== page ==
Recently while my homemaker from the local senior center was cleaning, she found plaster falling from the ceiling near my kitchen door. Apparently, it had gotten wet. This could only mean one thing. My roof was leaking again.
Why didn’t I see this? Well, with my limited vision, I don’t see things unless they’re close to me. Although I walk by my kitchen door every day, it never occurred to me to look up.
When my homemaker pointed out the offending area, I saw it, and it looked awful. I could just reach it by standing on tiptoe, and when my finger touched the spot, more flecks of plaster went flying. Yuck!
My roof was replaced in 2008 when I bought the house, and I was assured it would last at least thirty years. It wasn’t even ten years old. I called the same roofer, and after taking a look, he reported that the material he used was only supposed to last ten years, and it was aging. Like me, I thought.
As long as I’m getting part of my roof replaced, why not have my me replaced? Maybe I could get a younger me who can see, a me who doesn’t recoil at the prospect of dealing with contractors and insurance bureaucrats, a me who doesn’t hate being around any kind of construction, a me who can drive and not rely on others to get me everywhere, especially in winter, a me with more confidence when walking in treacherous conditions and less fear of falling on ice, braking bones, and ending up in a nursing home.
When I suggested as much to a friend though, she pointed out that with better eyesight, I might not like the way the world looks. It also occurred to me that with no disability, I wouldn’t earn income from social security. To make car payments and support my writing habit, I’d have to go back to my forty-hour-a-week job conducting activities with nursing home residents who fell on ice and broke bones.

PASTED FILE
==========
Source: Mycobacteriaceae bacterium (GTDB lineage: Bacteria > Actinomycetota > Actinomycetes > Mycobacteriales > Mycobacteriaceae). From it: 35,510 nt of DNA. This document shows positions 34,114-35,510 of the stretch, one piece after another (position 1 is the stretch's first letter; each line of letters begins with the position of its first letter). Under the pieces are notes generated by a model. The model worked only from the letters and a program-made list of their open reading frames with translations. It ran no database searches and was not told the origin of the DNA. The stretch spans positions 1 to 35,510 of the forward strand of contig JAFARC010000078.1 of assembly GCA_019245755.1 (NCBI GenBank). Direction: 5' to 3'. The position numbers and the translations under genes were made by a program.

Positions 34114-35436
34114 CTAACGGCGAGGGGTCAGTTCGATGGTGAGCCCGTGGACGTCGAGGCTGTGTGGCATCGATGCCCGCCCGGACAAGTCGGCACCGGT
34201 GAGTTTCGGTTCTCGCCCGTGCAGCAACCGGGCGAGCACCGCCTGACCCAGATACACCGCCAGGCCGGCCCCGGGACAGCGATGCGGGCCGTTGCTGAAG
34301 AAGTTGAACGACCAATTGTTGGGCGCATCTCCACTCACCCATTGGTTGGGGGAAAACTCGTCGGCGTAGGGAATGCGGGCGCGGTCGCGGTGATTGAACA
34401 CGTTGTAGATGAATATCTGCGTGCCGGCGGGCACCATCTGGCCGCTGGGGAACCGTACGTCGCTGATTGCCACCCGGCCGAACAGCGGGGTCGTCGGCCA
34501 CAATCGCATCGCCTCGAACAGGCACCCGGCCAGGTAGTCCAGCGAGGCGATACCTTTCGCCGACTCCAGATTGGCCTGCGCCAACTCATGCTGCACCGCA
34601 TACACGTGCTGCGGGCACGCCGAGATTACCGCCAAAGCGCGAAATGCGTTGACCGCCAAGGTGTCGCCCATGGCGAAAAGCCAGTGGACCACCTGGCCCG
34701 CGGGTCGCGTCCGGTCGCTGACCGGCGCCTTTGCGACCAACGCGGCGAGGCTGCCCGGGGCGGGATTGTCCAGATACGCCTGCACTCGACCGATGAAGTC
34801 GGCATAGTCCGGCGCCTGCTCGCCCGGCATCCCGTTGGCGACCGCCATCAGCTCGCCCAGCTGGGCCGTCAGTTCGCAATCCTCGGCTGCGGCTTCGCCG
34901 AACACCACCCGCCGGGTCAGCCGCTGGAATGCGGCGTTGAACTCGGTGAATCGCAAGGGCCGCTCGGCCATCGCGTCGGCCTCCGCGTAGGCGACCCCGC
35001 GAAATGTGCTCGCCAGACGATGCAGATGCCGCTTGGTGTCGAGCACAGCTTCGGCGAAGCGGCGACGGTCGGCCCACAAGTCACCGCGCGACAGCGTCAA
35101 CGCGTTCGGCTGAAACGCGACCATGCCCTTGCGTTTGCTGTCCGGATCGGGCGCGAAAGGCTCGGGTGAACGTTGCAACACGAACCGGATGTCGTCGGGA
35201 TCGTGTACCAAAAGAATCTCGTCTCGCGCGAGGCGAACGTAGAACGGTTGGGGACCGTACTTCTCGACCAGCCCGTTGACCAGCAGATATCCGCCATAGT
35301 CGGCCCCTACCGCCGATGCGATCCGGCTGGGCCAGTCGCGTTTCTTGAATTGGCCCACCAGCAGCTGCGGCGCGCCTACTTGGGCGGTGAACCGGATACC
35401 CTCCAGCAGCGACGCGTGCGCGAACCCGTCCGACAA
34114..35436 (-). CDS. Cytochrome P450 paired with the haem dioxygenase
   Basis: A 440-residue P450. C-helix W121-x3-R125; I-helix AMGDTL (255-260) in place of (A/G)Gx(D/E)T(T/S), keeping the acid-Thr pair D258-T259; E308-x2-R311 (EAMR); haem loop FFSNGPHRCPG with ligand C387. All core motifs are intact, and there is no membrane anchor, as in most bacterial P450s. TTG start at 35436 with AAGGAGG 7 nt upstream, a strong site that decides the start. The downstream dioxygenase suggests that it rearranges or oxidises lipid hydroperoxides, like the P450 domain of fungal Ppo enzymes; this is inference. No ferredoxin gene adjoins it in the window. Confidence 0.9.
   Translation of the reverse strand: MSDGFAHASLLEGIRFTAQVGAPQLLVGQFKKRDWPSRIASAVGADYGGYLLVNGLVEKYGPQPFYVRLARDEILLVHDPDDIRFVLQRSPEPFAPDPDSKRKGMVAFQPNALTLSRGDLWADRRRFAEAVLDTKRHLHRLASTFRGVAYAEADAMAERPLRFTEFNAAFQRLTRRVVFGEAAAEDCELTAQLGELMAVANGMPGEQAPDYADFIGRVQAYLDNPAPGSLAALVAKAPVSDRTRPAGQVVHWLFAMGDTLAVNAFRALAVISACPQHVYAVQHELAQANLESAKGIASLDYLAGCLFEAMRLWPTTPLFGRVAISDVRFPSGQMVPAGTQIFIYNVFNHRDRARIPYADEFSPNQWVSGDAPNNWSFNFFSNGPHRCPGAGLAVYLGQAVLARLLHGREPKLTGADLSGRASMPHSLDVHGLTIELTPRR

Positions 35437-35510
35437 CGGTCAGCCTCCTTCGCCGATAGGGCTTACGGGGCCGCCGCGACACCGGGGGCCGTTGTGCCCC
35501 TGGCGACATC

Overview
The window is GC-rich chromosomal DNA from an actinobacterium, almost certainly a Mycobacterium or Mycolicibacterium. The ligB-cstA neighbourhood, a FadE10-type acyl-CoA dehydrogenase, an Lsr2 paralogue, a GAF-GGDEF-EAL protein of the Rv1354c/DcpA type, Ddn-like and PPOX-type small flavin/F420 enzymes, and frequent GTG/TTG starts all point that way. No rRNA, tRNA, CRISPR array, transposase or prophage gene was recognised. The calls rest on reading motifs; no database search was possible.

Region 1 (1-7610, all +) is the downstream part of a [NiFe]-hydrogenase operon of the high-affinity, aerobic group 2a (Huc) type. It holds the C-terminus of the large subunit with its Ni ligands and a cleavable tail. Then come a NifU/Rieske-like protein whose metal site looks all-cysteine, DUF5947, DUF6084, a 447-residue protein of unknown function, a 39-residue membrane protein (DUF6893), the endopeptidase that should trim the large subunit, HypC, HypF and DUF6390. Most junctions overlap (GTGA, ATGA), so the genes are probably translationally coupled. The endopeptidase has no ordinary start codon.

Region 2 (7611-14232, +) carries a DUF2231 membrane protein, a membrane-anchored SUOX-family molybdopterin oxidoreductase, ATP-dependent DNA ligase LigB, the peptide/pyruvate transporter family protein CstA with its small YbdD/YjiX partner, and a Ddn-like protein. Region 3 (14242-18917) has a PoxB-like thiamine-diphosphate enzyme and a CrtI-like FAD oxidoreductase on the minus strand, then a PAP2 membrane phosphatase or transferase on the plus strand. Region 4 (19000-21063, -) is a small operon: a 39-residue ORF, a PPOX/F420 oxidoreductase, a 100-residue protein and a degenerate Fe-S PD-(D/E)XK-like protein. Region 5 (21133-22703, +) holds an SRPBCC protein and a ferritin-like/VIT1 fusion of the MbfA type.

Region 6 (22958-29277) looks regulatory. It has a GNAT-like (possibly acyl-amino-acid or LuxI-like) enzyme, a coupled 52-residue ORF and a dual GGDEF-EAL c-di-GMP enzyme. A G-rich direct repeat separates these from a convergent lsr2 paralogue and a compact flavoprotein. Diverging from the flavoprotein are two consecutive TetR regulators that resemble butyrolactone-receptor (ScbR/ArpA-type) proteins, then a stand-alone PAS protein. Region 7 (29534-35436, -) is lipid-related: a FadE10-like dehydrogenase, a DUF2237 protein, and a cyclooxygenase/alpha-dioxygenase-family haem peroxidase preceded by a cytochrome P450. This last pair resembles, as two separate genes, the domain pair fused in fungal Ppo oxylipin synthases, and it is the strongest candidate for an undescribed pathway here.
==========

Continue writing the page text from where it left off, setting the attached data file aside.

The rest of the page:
Although the other features of a new me would be nice, this investment will have to wait until I get the roof fixed. Apparently, although my homeowner’s insurance will cover fixing the plaster on my ceiling, it won’t cover the replacement of part of my roof unless the damage was a result of a storm. Hmm, maybe with a better me, I could get up on the roof and make it look like storm damage.
Note: After I wrote the above, the insurance adjuster came and said that a piece has fallen off the roof, so it’s definitely storm damage. Whether it’s the type of storm damage my policy covers remains to be seen.
Abbie Johnson Taylor is the author of a romance novel, two poetry collections, and a memoir. Her work has appeared in Labyrinth, Magnets and Ladders, and other publications. She lives in Sheridan, Wyoming, where for six years, she cared for her late husband, totally blind and partially paralyzed by two strokes.